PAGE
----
Special to the Philanthropy Journal
By Rachel Horowitz
When is someone too young to make a difference in a nonprofit organization? According to the Young Nonprofit Professionals Network (YNPN), the answer is never. The nonprofit workforce is expected to consist of 75 percent millennials by the year 2025 (Mobile Cause). To answer this, organizations such as YNPN are popping up across the country with a mission to give young nonprofit professionals essential skills for leadership and opportunities to network.
More than 200 emerging and established nonprofit leaders converged on North Carolina State University’s McKimmon Center in May for the fourth annual #NonprofitSTRONG summit. These individuals spent the day networking with executives, advocates, social workers, undergraduate and graduate students, board members and recruiters.
“Young people are the future of the nonprofit sector, and it is up to us to lead the sector,” said Triangle YNPN Board Chair Molly Rivera. “We provide the professional skills and a network of people to make an impact on the community.”
Conferences for young professionals typically include a keynote address as well as choose-your-own breakout sessions in areas such as staff and volunteer engagement, data and crowdfunding, diversity and inclusion, and salary negotiation and time management. #NonprofitSTRONG also showcased opportunities for professional headshots, resume reviews and informational interviews.
“I came here to network and understand the nonprofit community in the Triangle,” said Symone Fogg, a #NonprofitSTRONG attendee and branding and creative strategist at the Quality Education Institute. “It is great to see people entrenched in their work and how we can make this [network] a more sustainable one.”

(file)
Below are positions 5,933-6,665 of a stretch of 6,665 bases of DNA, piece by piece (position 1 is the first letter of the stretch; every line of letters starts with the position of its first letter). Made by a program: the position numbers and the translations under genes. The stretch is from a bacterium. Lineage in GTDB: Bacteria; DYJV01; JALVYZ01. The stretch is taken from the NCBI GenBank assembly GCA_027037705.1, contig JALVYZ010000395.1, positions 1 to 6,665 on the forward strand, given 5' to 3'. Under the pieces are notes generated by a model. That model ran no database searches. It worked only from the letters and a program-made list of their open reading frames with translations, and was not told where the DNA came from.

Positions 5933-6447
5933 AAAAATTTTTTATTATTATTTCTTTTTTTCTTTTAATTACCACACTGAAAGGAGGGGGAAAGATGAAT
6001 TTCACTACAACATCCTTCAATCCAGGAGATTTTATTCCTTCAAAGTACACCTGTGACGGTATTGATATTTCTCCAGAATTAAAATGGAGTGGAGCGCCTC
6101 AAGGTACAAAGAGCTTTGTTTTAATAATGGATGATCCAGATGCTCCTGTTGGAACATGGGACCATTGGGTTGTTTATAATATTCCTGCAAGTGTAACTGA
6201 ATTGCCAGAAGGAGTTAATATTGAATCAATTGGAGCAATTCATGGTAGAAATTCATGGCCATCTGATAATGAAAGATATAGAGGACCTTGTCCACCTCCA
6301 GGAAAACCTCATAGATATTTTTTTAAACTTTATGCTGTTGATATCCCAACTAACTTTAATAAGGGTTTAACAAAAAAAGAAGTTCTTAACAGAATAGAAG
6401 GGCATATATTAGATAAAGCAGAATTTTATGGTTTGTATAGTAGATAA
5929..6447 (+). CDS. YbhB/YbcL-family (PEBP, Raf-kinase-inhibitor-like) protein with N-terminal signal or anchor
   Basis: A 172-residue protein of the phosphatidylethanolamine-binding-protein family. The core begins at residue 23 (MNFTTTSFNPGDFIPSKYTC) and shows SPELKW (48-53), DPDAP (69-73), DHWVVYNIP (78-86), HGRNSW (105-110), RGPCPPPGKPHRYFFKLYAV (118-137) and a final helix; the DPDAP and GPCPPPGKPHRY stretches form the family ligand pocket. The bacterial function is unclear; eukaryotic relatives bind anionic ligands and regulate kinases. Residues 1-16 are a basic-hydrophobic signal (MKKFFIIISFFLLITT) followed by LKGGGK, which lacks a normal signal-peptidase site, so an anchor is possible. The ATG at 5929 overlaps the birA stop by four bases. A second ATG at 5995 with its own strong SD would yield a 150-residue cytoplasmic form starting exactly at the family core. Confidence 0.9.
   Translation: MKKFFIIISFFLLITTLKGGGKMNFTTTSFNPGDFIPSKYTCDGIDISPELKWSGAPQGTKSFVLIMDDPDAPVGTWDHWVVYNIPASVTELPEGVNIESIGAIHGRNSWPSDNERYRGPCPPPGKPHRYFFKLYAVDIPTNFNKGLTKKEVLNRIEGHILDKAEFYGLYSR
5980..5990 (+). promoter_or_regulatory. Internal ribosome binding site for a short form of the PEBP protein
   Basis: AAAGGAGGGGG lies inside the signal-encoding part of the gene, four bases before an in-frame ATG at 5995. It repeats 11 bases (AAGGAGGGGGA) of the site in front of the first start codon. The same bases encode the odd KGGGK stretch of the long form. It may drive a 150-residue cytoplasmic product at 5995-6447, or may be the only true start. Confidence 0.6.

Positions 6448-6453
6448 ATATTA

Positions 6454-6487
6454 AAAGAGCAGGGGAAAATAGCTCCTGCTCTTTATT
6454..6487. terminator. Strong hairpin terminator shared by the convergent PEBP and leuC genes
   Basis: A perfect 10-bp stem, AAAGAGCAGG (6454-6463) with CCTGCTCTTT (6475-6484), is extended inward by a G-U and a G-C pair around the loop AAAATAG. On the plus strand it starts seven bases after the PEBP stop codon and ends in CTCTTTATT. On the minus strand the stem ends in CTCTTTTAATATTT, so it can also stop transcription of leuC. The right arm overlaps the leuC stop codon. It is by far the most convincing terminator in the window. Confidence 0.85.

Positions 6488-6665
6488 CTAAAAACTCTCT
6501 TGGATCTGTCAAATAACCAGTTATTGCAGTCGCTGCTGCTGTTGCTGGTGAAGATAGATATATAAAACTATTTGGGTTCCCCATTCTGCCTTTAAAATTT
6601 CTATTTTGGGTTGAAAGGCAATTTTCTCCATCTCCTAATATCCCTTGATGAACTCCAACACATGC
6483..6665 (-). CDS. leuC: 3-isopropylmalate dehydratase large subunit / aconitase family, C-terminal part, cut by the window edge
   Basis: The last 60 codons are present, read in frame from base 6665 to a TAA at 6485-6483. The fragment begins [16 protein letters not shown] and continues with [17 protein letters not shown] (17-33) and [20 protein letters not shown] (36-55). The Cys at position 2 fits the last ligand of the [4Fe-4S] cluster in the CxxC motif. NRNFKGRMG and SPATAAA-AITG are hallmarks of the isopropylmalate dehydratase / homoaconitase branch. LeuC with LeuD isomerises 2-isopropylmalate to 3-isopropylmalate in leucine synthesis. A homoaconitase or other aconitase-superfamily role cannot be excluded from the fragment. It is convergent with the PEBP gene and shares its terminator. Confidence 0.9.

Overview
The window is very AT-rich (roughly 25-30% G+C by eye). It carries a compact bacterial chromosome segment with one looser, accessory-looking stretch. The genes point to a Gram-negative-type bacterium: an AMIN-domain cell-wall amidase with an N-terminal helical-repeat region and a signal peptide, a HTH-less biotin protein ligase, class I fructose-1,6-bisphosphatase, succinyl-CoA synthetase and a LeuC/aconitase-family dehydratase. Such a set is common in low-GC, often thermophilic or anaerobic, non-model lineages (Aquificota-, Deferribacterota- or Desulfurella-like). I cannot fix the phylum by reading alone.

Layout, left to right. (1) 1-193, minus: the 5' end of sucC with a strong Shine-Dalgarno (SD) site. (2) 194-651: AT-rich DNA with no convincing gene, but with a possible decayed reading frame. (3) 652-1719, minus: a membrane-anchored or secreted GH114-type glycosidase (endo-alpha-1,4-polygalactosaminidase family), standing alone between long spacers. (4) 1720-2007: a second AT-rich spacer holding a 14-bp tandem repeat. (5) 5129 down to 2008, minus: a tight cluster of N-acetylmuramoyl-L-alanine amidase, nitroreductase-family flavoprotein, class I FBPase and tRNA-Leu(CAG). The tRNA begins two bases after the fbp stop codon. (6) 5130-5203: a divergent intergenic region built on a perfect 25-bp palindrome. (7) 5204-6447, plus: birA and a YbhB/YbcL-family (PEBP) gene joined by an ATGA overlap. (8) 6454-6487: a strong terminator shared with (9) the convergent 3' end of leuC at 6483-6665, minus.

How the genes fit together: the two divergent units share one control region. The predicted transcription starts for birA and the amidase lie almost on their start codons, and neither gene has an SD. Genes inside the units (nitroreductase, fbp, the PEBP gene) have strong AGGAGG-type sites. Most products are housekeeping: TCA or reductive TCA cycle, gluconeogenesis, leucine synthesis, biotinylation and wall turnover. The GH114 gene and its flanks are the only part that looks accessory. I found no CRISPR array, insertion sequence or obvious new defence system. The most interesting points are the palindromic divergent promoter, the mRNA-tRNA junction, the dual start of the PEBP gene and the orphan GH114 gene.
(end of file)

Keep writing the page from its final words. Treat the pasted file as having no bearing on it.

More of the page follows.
In a recent national survey, only 4 percent of young professionals believed that nonprofit work was a viable career path (Pathfinder Solutions). Conferences that promote interactions among people of all experience levels can show that there are various nonprofit opportunities available to millennials just entering the workforce in many specializations from communications to program planning to data strategy.
“In the digital age, it’s important to meet people face to face so they can hire someone they know rather than hire someone off of a resume,” said NC-State alumnus Casey Halejak, who attended #NonprofitSTRONG as well as the 2018 Create Good conference.
Ultimately, conferences such as #NonprofitSTRONG strive to make networking affordable and accessible so that young professionals can exchange ideas and resources to take back to their organizations.
“It’s important to provide opportunities to network with people in the field and are passionate about their work,” said Triangle YNPN Summit Chair Tanaya Suddreth. “We all understand each others’ positions because we have been in those places before.”
Are you a millennial interested in enhancing your professional skills? Here are additional resources for young professionals in the nonprofit sector:
- Young Nonprofit Professionals Network
Resources: Regional and national conferences, networking tips, job and internship listservs, professional development programs
- Association of Fundraising Professionals – Next Generation Committee
Resources: Career-based web resources, mentoring opportunities, membership and certification, international conferences, LinkedIn groups
- Free webinars
Resources: Specialty webinars related to event planning, fundraising, marketing, volunteer management, leadership, finance and analytics
Resources: StartingBloc fellowships, Fulbright scholarships, local opportunities
Do you know of other helpful resources for young nonprofit professionals? Feel free to let us know via email at email@example.com.
Rachel Horowitz is the volunteer manager at Chatham Habitat for Humanity, a nonprofit organization that provides affordable housing and opportunities to low-income families. She received her B.A. in Media and Journalism and Psychology at UNC-Chapel